How Amazon Crushed the Union Movement

4 minute read, like many big businesses, isn’t a fan of labor unions. In contract negotiations, organized workers demand higher wages, layoffs by seniority and sometimes threaten to strike. Amazon has successfully fended off U.S. labor unions since its founding in 1994. On Wednesday, it did once again.

A small group of maintenance and repair technicians at an Amazon warehouse in Middletown, Del., voted 21-6 against joining the International Association of Machinists and Aerospace Workers. The results marked a major victory for Amazon, which risked organized labor gaining a toehold within its operations and using it to recruit tens of thousands more fulfillment center workers across the country.

“The workers at Amazon faced intense pressure from managers and anti-union consultants hired to suppress this organizing drive,” John Carr, a spokesperson for the union, wrote in an e-mail. “We responded when these workers initially reached out to us, and we’ll continue to work with them to pursue the collective bargaining rights they’re entitled to under federal labor law.”

Last month, group members made up of electricians and machinists filed a petition with the National Labor Relations Board to organize the union. It set off a major lobbying campaign by both sides.

Amazon brought in a law firm that specializes in fighting off organized labor. It also held employee meetings during which management tried to discourage votes in favor of the union. The vote held Wednesday was the first of its kind in an Amazon fulfillment center. The NLRB monitored the election, which was held in a meeting room inside the Delaware facility.

“With today’s vote against third-party representation, our employees have made it clear that they prefer a direct connection with Amazon,” Mary Osako, an Amazon spokeswoman, wrote in an e-mail. “This direct connection is the most effective way to understand and respond to the wants and needs of our employees. Amazon’s culture and business model are based on rapid innovation, flexibility and open lines of direct communication between managers and associates.”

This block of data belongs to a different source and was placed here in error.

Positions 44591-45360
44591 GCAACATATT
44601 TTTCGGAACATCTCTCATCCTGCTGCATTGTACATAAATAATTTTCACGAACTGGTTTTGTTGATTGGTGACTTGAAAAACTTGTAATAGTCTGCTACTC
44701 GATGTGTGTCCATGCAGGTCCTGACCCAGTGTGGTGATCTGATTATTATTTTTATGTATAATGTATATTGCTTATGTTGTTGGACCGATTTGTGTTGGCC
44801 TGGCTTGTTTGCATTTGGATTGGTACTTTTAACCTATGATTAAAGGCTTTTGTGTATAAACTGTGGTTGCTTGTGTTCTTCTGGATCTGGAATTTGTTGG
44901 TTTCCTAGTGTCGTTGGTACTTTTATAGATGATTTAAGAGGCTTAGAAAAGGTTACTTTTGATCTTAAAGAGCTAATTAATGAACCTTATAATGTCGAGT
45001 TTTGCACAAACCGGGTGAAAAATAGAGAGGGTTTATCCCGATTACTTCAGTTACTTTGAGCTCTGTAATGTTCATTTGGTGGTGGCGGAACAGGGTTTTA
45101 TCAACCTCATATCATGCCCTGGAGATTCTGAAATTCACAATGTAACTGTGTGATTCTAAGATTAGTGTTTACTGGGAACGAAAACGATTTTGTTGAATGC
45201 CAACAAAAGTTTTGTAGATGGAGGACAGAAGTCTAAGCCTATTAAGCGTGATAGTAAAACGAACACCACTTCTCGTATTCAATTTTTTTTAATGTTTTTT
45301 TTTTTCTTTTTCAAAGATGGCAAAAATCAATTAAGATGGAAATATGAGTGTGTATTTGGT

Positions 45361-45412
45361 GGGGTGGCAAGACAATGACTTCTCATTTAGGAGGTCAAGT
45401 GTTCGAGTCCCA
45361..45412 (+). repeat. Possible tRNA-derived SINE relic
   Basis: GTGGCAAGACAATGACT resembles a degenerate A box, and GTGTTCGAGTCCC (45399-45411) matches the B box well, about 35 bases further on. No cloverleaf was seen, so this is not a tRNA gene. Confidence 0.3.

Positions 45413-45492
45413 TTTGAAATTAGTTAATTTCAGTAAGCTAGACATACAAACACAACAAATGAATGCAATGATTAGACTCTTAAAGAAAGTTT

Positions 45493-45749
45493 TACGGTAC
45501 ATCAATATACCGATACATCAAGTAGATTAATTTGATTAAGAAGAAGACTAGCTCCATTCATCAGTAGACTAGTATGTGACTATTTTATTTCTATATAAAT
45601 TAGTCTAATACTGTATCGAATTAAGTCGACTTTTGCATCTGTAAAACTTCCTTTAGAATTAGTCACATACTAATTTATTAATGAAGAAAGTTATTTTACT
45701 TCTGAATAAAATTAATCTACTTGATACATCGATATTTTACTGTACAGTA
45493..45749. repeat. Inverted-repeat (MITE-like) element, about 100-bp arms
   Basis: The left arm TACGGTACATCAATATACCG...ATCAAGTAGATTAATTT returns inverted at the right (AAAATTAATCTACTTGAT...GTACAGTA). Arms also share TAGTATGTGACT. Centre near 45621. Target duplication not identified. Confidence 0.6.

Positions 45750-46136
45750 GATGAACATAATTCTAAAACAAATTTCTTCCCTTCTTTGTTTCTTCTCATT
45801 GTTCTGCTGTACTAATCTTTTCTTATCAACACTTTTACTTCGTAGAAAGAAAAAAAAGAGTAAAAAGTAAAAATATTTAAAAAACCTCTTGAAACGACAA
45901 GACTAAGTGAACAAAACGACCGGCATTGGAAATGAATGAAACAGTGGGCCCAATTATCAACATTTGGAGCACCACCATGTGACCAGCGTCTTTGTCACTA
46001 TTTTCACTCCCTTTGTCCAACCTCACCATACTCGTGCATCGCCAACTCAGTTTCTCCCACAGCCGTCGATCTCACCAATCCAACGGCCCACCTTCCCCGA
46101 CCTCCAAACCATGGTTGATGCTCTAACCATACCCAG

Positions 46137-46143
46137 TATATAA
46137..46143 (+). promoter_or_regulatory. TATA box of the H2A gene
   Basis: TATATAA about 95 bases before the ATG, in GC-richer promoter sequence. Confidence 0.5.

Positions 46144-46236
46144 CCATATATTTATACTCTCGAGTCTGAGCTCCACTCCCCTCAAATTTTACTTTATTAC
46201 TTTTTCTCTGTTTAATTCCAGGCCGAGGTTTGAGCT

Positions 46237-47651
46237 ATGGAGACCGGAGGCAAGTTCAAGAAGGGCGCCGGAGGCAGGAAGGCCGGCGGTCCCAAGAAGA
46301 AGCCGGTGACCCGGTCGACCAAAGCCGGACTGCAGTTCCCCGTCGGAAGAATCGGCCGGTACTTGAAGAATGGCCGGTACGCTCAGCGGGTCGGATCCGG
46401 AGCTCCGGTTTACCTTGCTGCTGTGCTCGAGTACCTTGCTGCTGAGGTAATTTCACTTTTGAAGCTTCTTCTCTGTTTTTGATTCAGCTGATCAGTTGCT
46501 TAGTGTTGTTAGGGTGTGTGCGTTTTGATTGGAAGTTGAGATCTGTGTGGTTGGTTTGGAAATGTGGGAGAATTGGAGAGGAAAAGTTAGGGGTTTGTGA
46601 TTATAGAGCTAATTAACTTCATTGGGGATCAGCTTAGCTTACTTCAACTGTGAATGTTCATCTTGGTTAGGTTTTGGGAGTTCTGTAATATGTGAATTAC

Carr, the union spokesman, said that workers who voted—a small fraction of the 1,500 at the facility—had hoped to use collective bargaining to negotiate guidelines for seniority, promotions and vacation time. In addition, he said that they wanted to establish “an effective safety committee in the fast-paced workplace.” He downplayed the desire for better wages or benefits.

Despite the union’s overwhelming loss, Carr said that the workers at the facility “understand a successful organizing campaign often requires several election cycles before representation is achieved.” Federal rules require any follow-up vote to be held at least year from now.

Amazon has held off attempts at union organizing in the past. In 2000, for example, the Communication Workers of America started a campaign to unionize 400 customer service employees. But Amazon soon closed the call center where they worked as part of broader cuts following the Internet boom years. In other instances, the company gave managers anti-union material to hand out and warnings of how to spot union organizing by being on the lookout for hushed conversations.

Amazon’s workplace practices have come under fire in recent years. News outlets have detailed everything from the exhausting nature of warehouse work (employees can walk as much as 15 miles daily) to ambulances waiting outside a facility to collect workers who overheated because of a lack of air conditioning. Warehouse workers in Germany have walked out several times over wage issues. Some later traveled to Seattle to picket in front of Amazon’s headquarters.

Meanwhile, the U.S. Occupational Safety & Health Administration is investigating the death of a contractor at New Jersey package sorting facility owned by Amazon, but managed by Genco, a logistics firm. Amazon is also being sued in a number of states for failing to pay workers for time spent waiting in security lines before and after work.

Steve Tadelis, a professor of economics at University of California at Berkeley who focuses on e-commerce, said that unionization would make it more complicated for Amazon to fire workers, among other things. Higher labor costs could also narrow the company’s already thin profit margin. Although Amazon has a high-tech image, blue-collar employees do most of the work. Invariably, they earn much less than high-paid computer programmers.

“Even though the typical layperson on the street thinks Amazon belongs to the same group as Google, Facebook and Twitter, it’s more like Walmart without the bricks and mortar,” said Tadelis, citing another company that has successfully fought off labor organizers over the years.

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